By Christine Born

Live shows often move audiences to levels of exuberance that screen versions, no matter how well acted, rarely achieve. When Mamma Mia! the movie opens on the big screen this summer, some moviegoers may leave the theater humming the seductive, familiar tunes from the ’70s pop group ABBA that inspired the popular Broadway musical, but it’s doubtful they’ll be dancing out to the parking lot.

Yet, whenever and wherever the hit live show plays, people wind up dancing in the aisles, singing and clapping along to the title song as well as to “Dancing Queen” – probably the best-known song among others like “Money, Money, Money,” “S.O.S” and “Take a Chance on Me.”

Say what you will about the music or the group behind it, this show is irresistibly catchy.

“There are many musicals that are fantastic but really none that sets off to accomplish a task and does it so well, which is to make you happy,” says Michael Lindner, who plays Harry Bright, one of the three possible fathers of the bride (Colin Firth’s role in the movie). “I had never seen the show and was not that familiar with ABBA, but my parents loved it. I was shocked when I finally saw it.

“It totally wins you over,” he says. “You go on the journey. You go to this Greek island and feel you’re on vacation — and at the end, everyone gets up and dances.”

Lindner, who has performed lead roles in The Producers , Into the Woods , The Wizard of Oz , Oliver, Cats , Annie Get Your Gun , Funny Girl , Sweeney Todd , The Secret Garden , The Full Monty and Carousel , among others, says nothing compares to the experience of more than 3,000 people in an audience getting up and clapping.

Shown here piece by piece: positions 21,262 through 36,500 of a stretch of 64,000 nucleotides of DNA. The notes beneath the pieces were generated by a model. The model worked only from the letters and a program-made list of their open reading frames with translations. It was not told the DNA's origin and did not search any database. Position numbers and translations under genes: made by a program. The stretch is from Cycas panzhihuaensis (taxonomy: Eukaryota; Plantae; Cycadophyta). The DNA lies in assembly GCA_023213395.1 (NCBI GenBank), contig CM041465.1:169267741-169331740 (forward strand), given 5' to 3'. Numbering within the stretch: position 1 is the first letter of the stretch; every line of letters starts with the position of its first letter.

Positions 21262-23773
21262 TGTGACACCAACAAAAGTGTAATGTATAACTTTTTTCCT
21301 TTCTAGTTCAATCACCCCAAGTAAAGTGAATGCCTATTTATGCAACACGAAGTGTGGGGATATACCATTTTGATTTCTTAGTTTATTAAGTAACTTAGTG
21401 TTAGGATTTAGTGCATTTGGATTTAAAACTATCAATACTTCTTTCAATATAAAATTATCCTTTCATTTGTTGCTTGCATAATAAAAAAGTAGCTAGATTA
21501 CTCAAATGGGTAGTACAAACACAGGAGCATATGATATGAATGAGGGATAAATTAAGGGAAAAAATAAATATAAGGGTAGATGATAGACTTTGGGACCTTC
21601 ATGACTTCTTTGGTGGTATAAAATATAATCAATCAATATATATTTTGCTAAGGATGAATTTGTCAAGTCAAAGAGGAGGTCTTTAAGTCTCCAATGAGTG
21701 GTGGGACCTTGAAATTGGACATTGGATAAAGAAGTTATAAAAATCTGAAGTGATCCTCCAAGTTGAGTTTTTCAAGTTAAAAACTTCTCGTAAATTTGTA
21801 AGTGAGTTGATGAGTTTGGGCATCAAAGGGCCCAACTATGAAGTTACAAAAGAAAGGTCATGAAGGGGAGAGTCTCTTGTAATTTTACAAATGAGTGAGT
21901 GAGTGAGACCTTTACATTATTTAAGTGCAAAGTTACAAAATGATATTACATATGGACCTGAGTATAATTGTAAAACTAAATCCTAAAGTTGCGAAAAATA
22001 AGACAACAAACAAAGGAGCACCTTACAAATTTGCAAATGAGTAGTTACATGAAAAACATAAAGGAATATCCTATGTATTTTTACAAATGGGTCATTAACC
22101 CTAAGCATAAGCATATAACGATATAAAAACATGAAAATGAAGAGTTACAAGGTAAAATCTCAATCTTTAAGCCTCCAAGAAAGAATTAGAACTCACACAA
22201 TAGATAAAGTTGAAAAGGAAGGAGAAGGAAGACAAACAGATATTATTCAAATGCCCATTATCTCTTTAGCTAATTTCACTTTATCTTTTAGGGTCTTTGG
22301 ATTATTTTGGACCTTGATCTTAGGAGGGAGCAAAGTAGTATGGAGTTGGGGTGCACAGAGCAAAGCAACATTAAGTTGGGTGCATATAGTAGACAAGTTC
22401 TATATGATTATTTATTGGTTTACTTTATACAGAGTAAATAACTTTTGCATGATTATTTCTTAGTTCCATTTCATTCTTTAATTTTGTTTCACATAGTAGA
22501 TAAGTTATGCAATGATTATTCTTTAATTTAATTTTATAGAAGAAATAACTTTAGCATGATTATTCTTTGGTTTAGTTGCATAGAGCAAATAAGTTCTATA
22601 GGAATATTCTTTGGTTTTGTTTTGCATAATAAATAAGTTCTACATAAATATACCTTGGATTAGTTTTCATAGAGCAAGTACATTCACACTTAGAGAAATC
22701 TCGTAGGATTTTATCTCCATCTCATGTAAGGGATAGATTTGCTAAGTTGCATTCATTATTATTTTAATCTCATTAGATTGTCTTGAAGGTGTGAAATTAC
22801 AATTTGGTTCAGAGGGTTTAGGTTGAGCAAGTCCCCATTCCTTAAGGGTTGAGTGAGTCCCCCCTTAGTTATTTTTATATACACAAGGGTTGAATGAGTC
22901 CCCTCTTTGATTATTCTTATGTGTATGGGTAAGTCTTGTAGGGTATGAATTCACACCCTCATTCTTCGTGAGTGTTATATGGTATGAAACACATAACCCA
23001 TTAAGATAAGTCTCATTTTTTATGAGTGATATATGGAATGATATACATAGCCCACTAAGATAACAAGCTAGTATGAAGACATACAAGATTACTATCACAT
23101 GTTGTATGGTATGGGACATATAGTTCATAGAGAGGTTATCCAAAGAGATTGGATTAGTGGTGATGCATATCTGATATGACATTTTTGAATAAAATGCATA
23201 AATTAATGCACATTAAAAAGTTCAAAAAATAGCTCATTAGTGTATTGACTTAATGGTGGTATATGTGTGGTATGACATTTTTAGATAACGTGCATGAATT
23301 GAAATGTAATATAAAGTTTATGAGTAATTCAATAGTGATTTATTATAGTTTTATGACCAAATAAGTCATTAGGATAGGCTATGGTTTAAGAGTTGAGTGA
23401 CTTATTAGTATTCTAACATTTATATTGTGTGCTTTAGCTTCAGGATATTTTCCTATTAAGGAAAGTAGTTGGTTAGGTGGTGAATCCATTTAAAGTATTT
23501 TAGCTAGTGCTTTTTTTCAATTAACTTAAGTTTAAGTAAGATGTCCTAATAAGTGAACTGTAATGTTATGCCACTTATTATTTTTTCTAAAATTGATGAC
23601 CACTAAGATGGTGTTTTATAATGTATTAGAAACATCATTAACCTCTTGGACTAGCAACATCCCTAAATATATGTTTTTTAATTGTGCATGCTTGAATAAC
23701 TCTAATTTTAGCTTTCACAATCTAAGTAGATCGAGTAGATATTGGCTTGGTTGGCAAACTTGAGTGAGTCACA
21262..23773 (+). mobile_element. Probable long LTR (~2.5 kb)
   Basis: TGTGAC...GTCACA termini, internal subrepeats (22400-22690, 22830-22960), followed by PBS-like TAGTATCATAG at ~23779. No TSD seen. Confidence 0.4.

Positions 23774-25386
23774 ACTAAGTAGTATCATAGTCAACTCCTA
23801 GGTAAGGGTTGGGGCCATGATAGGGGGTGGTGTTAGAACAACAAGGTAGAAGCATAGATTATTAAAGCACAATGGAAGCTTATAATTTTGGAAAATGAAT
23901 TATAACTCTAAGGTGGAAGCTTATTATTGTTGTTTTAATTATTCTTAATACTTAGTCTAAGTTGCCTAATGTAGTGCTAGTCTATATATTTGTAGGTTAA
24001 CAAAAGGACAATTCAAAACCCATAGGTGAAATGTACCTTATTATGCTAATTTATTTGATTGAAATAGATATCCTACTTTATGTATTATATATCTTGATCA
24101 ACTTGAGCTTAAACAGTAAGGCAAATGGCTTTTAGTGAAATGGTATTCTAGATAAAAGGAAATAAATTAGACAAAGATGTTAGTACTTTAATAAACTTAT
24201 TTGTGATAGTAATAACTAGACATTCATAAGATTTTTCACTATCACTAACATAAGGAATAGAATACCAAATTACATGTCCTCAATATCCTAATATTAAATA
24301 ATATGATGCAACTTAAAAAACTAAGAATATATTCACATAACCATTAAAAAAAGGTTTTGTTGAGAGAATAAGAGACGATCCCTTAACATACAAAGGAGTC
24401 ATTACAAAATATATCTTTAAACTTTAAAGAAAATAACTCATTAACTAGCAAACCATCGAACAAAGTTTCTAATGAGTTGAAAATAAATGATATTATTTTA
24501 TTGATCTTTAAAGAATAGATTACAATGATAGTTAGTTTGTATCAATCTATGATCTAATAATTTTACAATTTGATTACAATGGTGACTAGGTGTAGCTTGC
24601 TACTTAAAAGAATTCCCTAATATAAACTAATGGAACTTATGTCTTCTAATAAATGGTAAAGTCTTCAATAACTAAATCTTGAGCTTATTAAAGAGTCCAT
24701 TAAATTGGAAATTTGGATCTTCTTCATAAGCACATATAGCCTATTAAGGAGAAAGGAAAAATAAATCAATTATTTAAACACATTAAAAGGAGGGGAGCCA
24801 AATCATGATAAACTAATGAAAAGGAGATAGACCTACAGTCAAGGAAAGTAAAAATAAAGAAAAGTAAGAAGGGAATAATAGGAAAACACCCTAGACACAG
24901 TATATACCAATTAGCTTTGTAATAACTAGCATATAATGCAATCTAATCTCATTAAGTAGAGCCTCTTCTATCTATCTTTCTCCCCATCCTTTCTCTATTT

“This is a dream show,” he says. “We do the show many, many times, but it is absolutely fun. As performers, our goal is to entertain or enlighten or make people think or just to make people laugh for a while — they need that.”

For those fans who have seen the show before (including those who return again and again), Lindner says the spirit is the same but they’ll find something fresh.

“The principal actors are all new,” he explains. “We all came together at the same time.” The cast rehearsed together for four weeks, bonding before they took the show on the road. “It really created a new show; it’s very different from its predecessors.”

As an example, Lindner says he never expected he’d be doing the show. “I never really thought there was a part for me. Physically, I’m different; I’m bigger and thicker around the middle. [Lindner resisted any comparison to Firth.] I was surprised, but the creative team really enjoyed the work I did for the audition and found a way to incorporate me into the cast. They were open to little changes.”

The cast shares another experience that may contribute to their version of Mamma Mia!: Many have young children and, says Lindner, understand families. “My wife now tours with me and our 3-month-old son. The conductor has twin daughters; the actor who plays Bill has a 2½-year-old daughter, and another has a daughter born Christmas Day 2007, so we all have support systems. That’s a big part of what the show is about.”

Mothers, daughters, old friends, new love, old romances and new family. What’s not to love? So, go and experience the show, then go to the movie. You’ll have a summer of fun.

Mamma Mia! is at The Fox Theatre from June 10-15.